Our youngest daughter was continuing to do well, sleeping as peacefully as she had the night before, letting her twin get all the attention she needed.

We began to let ourselves relax a little bit. We marveled over their tiny toes and fingers. Their matching dark hair. Most of all, their incredible determination to be here.

Yesterday we finally decided on names, choosing middle names from each of our families and first names that were all their own.

I’m so grateful to be able to introduce them to you all: Sylvia Grace (Sylvie, meaning from the woods in Latin) and Carina Eleanor (Carina meaning dear little one in Italian.) Grace after my great-grandmother and for all the grace she had coming into the world so early but so calmly, allowing her sister to get all the attention she needed in those critical hours. And Eleanor for T’s grandmother who died when he was very young, who was always said to be his guardian angel.

The nurses in the NICU already have commented what little personalities they are. That Sylvie is the talker and Carina is the active one. We held them today for “Kangaroo” time- the girls were calm and seemed happy snuggling in warm and cozy against us. All the wires seemed to disappear for that moment, and T and I finally were just parents holding our babies. It felt wonderful.

I get to go home today. It seems surreal, that I’ll be home for the first time since July 10th, sleeping in my bed with T, playing with E and walking around without the constant worry of my difficult pregnancy. My bed rest marathon is over, but we are just beginning the NICU marathon. Our girls as well as T and I need to stay tough, and once again, take it just one day at a time.

While I still wish I could have protected them for longer, our little Carina Eleanor knew that she and her sister needed to come out that day. I also wish this was the end of our story; that I could wrap it up here with a happy bow. But as the doctors like to remind us, there are no guarantees in the NICU.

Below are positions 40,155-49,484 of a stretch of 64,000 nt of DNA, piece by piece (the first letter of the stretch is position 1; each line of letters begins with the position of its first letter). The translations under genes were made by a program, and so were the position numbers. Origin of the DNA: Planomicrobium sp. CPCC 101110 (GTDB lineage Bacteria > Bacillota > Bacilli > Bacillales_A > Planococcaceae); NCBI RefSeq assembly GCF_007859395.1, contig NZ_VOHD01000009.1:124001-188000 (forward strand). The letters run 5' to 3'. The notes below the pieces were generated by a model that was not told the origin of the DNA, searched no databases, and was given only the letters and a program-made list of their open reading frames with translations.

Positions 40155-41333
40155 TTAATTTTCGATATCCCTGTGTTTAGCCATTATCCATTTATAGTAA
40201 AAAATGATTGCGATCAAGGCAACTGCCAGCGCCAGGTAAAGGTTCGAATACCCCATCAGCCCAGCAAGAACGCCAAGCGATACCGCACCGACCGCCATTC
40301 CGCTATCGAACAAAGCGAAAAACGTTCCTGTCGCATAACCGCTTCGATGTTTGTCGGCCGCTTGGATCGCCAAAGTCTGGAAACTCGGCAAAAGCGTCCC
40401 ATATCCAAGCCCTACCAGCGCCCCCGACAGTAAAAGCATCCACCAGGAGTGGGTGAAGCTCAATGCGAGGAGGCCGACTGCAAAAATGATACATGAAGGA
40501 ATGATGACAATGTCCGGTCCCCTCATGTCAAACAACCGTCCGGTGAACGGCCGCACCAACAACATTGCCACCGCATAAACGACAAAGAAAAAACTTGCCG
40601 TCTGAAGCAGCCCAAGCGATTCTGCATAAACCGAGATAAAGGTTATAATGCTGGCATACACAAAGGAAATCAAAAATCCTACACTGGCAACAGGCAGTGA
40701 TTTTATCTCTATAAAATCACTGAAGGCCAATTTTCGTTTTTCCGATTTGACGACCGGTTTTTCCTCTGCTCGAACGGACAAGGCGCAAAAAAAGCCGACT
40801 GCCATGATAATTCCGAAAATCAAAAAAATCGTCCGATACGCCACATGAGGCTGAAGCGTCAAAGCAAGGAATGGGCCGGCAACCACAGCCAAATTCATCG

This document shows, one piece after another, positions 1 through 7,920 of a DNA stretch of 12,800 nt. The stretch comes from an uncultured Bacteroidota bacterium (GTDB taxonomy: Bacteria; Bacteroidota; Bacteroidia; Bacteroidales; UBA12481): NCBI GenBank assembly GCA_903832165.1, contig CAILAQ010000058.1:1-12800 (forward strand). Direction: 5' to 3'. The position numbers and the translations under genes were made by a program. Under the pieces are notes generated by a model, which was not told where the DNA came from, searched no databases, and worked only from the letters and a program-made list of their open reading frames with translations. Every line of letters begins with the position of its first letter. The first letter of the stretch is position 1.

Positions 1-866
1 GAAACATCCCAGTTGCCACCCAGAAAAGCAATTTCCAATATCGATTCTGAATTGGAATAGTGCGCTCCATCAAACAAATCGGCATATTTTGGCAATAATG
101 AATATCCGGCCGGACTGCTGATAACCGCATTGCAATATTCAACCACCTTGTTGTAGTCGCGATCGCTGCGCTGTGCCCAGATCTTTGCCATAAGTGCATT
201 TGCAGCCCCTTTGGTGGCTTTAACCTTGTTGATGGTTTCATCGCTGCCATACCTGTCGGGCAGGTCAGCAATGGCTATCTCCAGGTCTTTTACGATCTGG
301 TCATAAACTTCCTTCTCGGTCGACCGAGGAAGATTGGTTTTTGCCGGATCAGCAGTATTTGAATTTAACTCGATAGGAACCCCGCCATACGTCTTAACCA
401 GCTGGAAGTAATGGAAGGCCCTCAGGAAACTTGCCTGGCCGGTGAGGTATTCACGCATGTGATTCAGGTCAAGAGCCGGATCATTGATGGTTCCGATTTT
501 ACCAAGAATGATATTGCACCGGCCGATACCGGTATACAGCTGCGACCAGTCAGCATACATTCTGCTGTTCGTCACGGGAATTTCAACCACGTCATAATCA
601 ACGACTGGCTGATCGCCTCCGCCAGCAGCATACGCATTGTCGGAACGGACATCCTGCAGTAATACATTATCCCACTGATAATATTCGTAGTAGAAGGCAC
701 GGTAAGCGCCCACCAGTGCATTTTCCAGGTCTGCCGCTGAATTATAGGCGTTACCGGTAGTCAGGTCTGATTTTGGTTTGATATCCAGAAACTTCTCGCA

Thanks to you all for your love and support through all these chapters; through the long struggle with infertility to my hospital bed rest pregnancy and now the NICU. I’ll continue to share updates here about Sylvia and Carina. And hopefully one day, the happy ending to our story.

PS: For everyone who is hoping to see a photo- forsome reason, WordPress is not allowing me to post photos. I’ll try and share one later.






Gender Reveal for Brave New World Babies

Carrot cake to celebrate the two babies on the way.

Carrot cake to celebrate the two babies on the way.

Before I reveal the genders of the two new Brave New World babies, I have to admit that I’ve been reluctant to update here for a while now. It just seems so unfair that I not only have a sweet little two year old from IVF 3.0, but now now I’m pregnant with twins while so many of my dear friends are still waiting for their turn. I feel like I’ve taken more than my share of the pie. I’m so grateful for every slice, but I feel guilty, as if my extra helping could have been someone else’s.